It’s changed though, hasn’t it? As Black Friday has nudged its way into Thanksgiving, as Amazon has changed the definition of last-minute Christmas shopping, as the sales have gotten bigger and the expectations have gotten higher, the landscape of Christmas has surely changed.
I have a little tradition. It is my own little marker that I usually share with no one. On the first cold night of the year, usually when ghouls and ghosts still haunt the department stores, I go for a drive. It’s not hard to make the time. We live in the country and even the grocery store requires a half-hour drive. And on the first cold night, when I am in my car alone, feeling the first bite of the coming winter, I turn on the Christmas music.
And I cry.
O Holy Night. Silent Night. O Little Town of Bethlehem. Yes, I actually cry. It used to embarrass me, but remember, I have embraced my childlike wonder, and I genuinely love Christmas. And before the consumerism of modern Christmas, before the sale ads and before the frenzy and hustle and bustle, I take a moment all on my own to really, really lay hold of why I love this holiday.
I imagine, with the wild imagination of a child that does not worry about details or argue theology, the town of Bethlehem. I imagine a woman so great with child that a ride on a donkey must have been base torture. I imagine a barn, with the sweet scent of hay and the hushed and muted sounds of a farm at night, sounds that I am now so familiar with due to my own little farm.
I imagine the fear and fierceness that might have comingled in that young couple. I imagine how she must have cried out when she bore a King into the Earth. And I imagine the humility of a God that would come to His people in the form of a helpless, needing, newborn baby.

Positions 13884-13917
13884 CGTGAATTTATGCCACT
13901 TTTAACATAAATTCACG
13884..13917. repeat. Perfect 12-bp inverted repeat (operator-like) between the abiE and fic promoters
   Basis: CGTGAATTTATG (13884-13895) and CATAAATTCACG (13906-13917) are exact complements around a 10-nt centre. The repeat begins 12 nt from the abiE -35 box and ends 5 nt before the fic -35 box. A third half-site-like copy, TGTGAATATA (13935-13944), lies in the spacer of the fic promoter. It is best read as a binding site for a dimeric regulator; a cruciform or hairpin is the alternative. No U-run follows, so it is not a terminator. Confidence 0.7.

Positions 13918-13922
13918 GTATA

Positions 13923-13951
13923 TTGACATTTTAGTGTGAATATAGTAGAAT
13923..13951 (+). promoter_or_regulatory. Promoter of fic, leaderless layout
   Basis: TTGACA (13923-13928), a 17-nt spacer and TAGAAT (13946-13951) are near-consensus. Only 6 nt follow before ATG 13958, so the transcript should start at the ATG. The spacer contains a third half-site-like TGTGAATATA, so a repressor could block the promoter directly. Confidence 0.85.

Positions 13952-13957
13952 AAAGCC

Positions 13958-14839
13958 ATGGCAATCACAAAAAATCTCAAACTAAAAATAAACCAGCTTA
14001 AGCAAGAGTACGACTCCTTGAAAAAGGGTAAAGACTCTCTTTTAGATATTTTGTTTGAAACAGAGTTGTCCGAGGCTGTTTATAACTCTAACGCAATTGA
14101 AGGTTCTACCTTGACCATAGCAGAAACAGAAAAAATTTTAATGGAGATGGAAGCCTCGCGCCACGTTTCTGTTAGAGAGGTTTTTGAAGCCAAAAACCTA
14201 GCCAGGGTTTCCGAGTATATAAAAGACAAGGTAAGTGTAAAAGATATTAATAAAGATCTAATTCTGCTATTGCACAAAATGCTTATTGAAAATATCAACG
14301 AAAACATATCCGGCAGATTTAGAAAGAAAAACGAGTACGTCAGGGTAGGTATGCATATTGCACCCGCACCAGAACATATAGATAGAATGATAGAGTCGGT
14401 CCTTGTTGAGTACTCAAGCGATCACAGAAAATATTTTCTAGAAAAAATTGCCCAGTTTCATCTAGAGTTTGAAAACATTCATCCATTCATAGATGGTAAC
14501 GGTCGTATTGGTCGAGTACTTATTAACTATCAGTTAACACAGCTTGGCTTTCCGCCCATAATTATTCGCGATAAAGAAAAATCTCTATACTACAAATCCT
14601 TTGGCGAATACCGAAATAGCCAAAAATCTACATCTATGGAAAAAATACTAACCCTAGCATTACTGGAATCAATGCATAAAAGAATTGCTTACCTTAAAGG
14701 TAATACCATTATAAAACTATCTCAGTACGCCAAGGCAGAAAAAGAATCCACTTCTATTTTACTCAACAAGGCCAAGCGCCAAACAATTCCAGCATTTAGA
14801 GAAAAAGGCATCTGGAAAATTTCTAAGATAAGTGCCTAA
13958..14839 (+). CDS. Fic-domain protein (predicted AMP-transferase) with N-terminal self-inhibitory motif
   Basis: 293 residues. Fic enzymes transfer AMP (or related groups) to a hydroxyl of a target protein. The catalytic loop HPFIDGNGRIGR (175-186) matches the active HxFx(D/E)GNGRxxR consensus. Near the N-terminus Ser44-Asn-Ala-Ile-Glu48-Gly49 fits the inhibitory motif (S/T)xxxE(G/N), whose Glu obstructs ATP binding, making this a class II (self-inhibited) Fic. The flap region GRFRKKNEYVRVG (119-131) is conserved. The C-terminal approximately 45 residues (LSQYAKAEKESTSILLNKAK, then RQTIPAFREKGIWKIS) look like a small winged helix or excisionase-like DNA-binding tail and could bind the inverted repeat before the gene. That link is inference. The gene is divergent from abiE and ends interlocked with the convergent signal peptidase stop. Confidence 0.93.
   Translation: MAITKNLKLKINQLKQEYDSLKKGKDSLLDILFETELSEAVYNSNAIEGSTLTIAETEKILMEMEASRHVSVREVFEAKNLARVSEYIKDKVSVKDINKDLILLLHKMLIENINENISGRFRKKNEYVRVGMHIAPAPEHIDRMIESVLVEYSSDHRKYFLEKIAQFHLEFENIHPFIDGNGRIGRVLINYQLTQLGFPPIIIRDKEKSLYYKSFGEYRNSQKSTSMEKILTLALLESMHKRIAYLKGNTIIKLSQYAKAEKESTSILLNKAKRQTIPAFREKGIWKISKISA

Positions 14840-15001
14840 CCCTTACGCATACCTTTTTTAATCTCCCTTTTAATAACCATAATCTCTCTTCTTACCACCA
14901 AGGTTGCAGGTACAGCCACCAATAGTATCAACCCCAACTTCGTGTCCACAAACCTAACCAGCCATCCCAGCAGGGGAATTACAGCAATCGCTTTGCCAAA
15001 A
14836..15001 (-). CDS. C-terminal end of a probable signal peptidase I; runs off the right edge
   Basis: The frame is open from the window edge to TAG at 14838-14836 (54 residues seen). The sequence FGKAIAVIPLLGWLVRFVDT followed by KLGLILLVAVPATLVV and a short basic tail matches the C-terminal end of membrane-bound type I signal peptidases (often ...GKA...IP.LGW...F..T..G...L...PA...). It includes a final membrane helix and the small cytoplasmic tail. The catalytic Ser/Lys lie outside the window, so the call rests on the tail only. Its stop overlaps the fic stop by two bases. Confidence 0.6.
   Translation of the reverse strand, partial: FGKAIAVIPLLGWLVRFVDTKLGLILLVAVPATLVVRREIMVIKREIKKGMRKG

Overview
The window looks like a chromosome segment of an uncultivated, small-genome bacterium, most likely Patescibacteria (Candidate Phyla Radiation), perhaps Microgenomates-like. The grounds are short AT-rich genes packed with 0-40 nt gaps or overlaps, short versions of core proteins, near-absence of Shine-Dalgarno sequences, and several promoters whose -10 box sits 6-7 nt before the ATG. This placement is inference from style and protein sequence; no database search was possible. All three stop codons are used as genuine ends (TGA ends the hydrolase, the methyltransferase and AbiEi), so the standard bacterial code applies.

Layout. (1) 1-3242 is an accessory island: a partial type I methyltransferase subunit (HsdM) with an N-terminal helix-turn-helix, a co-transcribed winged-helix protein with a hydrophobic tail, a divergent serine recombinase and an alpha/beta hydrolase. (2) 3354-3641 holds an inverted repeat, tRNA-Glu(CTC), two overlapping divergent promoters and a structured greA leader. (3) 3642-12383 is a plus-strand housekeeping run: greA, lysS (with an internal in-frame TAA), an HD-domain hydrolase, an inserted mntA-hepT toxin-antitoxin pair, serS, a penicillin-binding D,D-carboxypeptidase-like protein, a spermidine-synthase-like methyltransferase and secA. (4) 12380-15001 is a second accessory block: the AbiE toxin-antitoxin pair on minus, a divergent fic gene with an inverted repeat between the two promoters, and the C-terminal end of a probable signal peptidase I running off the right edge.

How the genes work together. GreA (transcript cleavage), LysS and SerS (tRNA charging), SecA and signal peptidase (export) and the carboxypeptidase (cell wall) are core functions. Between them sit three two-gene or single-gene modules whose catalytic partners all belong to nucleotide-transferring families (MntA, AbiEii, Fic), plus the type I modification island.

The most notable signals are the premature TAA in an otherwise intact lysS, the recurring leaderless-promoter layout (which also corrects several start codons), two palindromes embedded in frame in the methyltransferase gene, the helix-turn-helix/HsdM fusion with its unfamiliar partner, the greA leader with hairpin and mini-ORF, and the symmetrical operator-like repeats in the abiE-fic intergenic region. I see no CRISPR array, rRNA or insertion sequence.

I imagine what it would have meant to curl up with that infant, nursing Him and holding tight to the seemingly impossible truth that He WAS Emmanuel, God with us. He WAS Messiah. He was God.
Then I think about the fact that all of the world existed just the same as they had the night before. In other homes that night, other babies were born. In some homes, people worried about putting bread on the table the next day. Some people woke at the inn and went back to their respective homes without a single clue what had transpired within earshot of them. Largely, the world did not know the miracle that had happened. They carried on with the cares and concerns that laid before them.
So, for me, Christmas is a time to bless those I love, to celebrate and spend time with family, but the fire behind it is this: Even if many people don’t know it, there is a glorious secret. I know what has happened in a manger, on a cross, in a tomb and now in the Earth. There is a King.
Wonder is a choice, but even more, it is the fruit of a deeply rooted belief. I am in awe of so many things, in love with life itself. But there is the constant pull to get caught up with the motions and forget the beautiful truth of what a gift living is. Christmas is a picture of just that. Isn’t it wonderful?
To watch Jessica’s garden tours, visit her YouTube channel, Roots and Refuge.